The history between Sierra Leone and Lebanon dates as far back as in the 19th century. At the Race Course cemetery I saw graves of some Lebanese who had died here in the 1800s. One of them, Elias Bamin was imprisoned alongside ITA Wallace-Johnson during the agitation for the independence of Sierra Leone from the United Kingdom. Several generations later, it is a shame that Elias’ grandchildren and great grandchildren cannot become citizens of the country in which they were born and for whose liberation their (great) grandfather was jailed. Ironically, Elias’s descendants would have to go to the Britain whose rule he had resisted, to become citizens simply because their own country would not grant them – unless they naturalised.
Tommy, Elias’s son, told me years ago that he would not naturalise in the country of his birth, especially considering the fact that he could not speak even a word of Arabic and had never been to Lebanon. Tommy’s children, also born here, must also naturalise before they can become Sierra Leoneans. That takes away a lot of entitlements from them and, judging by their contributions, benefits from the country as well. Madeline Albright, former US Secretary of State, migrated to that country from her native Czechoslovakia (as it was called then). The country embraced her and she benefitted the country. The list is endless in the civilised world.
Now a significant but grossly inadequate step was taken in 2006/7. Parliament amended the citizenship law to make it gender-sensitive, so father was alternated with mother and grandfather with grandmother. While that addressed the gender element it retains the racist “Negro-African descent” words. This too must go as it is not in the interest of APC or SLPP. Certainly not in the interest of Sierra Leone.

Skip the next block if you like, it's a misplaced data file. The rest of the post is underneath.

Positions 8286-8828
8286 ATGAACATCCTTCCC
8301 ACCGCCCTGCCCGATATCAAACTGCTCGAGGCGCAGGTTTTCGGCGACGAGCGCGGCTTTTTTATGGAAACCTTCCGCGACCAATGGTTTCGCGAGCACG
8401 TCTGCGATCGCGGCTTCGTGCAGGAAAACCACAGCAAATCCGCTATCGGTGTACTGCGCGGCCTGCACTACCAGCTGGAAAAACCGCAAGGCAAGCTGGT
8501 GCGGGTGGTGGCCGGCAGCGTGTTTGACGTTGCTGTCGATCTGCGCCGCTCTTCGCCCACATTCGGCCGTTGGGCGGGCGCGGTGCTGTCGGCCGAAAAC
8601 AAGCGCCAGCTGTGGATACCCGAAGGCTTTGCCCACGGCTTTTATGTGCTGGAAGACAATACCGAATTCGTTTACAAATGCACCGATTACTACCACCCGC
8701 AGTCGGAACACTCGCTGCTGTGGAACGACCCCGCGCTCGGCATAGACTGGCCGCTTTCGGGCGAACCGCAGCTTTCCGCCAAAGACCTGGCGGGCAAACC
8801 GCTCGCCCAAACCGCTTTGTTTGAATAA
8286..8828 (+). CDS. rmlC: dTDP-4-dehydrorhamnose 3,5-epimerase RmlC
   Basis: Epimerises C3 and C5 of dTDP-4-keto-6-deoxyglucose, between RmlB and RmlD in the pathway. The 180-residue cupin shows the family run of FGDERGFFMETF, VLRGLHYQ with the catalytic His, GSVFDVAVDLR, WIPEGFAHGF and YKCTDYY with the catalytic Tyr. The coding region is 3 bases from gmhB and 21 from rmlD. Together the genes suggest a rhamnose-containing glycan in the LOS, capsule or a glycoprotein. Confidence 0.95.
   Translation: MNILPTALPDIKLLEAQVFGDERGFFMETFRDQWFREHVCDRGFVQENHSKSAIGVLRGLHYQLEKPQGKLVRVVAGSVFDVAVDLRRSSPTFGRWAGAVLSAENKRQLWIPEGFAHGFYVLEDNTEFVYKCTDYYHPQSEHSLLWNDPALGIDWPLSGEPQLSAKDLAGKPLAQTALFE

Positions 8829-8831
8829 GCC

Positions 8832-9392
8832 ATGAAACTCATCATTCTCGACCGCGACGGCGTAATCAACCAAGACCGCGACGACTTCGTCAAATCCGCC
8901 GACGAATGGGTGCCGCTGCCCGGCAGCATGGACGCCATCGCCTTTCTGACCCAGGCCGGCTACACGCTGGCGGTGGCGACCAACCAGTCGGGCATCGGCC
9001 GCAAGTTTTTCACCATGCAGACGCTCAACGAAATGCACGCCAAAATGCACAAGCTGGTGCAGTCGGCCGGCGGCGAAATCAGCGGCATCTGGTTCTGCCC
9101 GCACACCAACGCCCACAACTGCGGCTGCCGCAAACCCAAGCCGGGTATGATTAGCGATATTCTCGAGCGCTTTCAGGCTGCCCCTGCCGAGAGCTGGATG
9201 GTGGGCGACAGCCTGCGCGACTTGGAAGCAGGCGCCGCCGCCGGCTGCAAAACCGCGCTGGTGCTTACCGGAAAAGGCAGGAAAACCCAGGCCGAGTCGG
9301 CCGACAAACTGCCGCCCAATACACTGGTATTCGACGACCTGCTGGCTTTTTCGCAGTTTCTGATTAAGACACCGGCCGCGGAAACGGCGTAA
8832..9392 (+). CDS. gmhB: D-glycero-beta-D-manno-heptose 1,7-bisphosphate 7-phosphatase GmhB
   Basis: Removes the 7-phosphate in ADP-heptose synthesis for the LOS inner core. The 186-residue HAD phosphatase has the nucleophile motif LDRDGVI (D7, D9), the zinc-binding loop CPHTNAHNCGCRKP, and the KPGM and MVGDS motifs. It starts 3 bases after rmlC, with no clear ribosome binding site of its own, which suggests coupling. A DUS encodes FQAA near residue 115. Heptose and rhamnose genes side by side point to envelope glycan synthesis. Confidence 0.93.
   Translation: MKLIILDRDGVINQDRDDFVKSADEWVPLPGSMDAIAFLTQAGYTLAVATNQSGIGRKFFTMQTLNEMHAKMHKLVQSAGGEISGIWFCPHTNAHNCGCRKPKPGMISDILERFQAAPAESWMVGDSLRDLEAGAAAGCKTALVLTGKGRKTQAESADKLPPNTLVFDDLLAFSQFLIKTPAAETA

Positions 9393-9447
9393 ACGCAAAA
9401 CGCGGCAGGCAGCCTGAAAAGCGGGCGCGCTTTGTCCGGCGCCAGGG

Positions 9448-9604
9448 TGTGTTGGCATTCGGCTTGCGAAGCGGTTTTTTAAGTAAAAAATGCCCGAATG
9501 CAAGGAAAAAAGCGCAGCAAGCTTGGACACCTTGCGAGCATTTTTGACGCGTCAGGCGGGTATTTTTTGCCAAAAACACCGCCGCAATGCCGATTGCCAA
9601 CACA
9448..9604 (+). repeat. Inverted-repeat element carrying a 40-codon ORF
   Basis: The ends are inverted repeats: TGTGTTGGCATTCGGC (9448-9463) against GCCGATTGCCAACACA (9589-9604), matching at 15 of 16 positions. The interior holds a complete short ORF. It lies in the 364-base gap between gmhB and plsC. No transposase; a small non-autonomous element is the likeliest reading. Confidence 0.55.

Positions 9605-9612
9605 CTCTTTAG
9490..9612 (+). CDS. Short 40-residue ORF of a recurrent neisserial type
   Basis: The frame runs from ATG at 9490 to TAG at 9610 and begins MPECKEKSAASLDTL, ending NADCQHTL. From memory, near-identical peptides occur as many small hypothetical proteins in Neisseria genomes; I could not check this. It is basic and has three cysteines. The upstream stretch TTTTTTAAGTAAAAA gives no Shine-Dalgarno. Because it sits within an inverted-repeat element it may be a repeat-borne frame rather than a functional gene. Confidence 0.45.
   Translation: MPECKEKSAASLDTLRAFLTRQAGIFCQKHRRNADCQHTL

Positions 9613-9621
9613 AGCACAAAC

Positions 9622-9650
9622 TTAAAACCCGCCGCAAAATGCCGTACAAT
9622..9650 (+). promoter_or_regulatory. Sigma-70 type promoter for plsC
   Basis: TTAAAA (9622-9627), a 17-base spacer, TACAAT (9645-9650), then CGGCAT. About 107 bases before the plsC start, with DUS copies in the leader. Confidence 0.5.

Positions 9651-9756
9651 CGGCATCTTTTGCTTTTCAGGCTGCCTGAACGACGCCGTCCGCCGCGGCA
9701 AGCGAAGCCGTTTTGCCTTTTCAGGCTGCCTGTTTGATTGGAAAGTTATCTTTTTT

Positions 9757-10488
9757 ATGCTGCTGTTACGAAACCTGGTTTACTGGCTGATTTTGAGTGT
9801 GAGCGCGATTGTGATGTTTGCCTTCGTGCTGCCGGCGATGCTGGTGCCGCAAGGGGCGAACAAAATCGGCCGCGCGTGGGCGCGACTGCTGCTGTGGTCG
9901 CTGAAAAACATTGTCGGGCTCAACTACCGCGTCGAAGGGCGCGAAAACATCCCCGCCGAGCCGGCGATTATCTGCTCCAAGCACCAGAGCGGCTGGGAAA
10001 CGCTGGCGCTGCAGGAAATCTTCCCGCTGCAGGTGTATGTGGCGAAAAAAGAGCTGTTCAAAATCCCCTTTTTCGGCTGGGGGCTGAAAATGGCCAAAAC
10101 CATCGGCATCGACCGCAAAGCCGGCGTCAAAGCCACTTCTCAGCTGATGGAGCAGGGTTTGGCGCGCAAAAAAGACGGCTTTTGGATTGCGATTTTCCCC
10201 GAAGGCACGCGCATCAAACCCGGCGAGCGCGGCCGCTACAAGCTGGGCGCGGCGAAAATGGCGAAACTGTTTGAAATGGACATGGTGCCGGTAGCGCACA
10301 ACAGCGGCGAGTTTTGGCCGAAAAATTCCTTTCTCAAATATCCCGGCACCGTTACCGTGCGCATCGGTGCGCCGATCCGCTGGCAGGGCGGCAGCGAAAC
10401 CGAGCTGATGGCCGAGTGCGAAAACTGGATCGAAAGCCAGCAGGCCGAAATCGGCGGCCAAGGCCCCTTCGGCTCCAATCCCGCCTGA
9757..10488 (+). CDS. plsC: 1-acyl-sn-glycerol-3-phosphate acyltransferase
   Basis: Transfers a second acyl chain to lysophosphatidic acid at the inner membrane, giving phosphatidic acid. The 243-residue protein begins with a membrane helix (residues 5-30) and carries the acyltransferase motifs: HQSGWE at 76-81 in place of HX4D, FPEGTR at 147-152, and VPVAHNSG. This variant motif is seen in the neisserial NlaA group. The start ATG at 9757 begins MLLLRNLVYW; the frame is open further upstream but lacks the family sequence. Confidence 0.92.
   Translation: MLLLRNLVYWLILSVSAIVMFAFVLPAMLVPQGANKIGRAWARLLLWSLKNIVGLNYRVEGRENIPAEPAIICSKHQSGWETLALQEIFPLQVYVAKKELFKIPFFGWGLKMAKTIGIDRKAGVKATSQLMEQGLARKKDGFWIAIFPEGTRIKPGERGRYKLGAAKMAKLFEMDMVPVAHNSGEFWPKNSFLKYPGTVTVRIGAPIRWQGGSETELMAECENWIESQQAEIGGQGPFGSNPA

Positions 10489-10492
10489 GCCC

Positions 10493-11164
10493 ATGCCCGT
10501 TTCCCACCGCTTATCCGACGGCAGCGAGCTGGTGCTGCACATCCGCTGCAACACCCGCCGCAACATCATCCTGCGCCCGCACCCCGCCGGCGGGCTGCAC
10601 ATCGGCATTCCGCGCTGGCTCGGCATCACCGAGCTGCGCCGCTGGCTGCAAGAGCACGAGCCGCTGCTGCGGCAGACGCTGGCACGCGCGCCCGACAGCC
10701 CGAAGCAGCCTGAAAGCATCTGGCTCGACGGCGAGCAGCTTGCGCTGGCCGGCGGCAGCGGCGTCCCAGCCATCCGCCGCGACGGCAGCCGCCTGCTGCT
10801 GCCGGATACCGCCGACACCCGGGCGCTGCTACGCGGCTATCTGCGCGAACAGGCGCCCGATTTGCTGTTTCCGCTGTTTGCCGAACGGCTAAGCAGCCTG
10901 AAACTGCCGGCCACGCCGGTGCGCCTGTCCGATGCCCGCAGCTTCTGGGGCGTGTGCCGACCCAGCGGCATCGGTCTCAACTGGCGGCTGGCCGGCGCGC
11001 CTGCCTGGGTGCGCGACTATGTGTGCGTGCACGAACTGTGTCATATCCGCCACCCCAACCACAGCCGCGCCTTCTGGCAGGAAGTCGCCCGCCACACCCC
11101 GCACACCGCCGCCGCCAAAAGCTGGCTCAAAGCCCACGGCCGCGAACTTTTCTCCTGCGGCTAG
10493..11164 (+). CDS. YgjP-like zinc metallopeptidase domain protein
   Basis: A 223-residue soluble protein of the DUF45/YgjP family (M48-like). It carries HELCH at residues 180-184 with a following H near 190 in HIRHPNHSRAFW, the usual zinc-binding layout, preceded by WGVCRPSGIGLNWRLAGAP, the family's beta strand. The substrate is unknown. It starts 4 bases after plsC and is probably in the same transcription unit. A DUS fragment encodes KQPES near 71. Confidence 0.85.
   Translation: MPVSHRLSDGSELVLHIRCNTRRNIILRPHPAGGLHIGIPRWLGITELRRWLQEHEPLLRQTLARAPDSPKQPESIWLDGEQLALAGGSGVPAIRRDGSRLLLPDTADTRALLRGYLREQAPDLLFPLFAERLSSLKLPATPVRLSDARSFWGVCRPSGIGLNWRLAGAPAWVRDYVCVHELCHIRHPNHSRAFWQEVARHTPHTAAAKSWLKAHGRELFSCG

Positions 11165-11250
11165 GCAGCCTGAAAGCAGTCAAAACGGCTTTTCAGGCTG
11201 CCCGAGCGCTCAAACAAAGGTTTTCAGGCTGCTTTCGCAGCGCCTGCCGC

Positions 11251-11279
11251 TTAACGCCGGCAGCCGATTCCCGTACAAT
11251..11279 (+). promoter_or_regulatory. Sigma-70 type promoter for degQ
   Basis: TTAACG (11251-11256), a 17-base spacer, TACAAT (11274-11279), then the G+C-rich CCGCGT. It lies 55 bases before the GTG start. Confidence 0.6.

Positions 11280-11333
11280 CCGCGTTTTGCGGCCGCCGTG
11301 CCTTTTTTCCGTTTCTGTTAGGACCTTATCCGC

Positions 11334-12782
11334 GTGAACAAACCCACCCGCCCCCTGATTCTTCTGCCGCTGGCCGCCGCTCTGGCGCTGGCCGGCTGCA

There can hardly be anything as unfair as denying someone the right to become a citizen of their country of birth. It is particularly disheartening because in some countries, a child born airborne is entitled to becoming a citizen of the country in whose airspace they were born. Here, born on land, they are not.
During a research I did in 2006 I met an articulate and outspoken opposition member of parliament called Alpha Kanu. I had been mesmerised by his debate in the House on other issues and I saw him as a progressive who would champion the repeal of such a backward law.
Kanu, now a government minister, would later disappoint me to say that the ban was needed “for protective measure”. It would seem that people of negro-African descent are afraid of the so-called Lebanese. Even though the law discriminates against all people of non-Negro descent – including Europeans and Americans – it is very clear that it is aimed at those of Lebanese ancestry. Ours is perhaps the only country where the word NEGRO is not pejorative.
Some people accuse them of elitism and secluding themselves, citing, for example, the LEBANESE SCHOOL for their children and the lack of intermarriage. While I think there is room for more integration, it is unfair to cite the LEBANESE SCHOOL as a sign of elitism peculiar to the people of Lebanese ancestry. There are many other elite schools where some native Sierra Leoneans send their own children for quality education. Should they also suffer any unfair but legal consequence as a result?
I would emphasise my point of integration. The nomenclature “LEBANESE COMMUNITY” is backward. It can only mean one thing: that those compatriots of ours see themselves as Lebanese. LEBANESE DESCENDANTS UNION or something along that line can make all the difference – after all we have tribal groupings around the most recent being Malimba Association.
But some Sierra Leoneans of Lebanese descent argue that they feel alienated by the country of their birth hence are holding on to what they can hold on to. This explains why people like Nabih Berri returned home. 77-year-old Berri, who was born in Bo southern Sierra Leone, has been Speaker of the Lebanese parliament since 1992 and heads the largest Shia party in Lebanon, the Amal Movement.
Joe Blell has served Sierra Leone in many capacities including as Deputy Defence Minister. He enlisted in the Sierra Leone Army but was not allowed to become a commissioned officer because of his race – despite his father having been born here albeit to a Lebanese father who had immigrated. The man who had entered the army in the first place because he was supposed to be a citizen, decided to leave on grounds of discrimination, he told me.
Blell, whose mother was Mende, was also not allowed to go study abroad for a degree in law because he was considered mixed-race. Too many people have suffered this unnecessary discrimination for it to remain in our law books for a day longer. It must be expunged!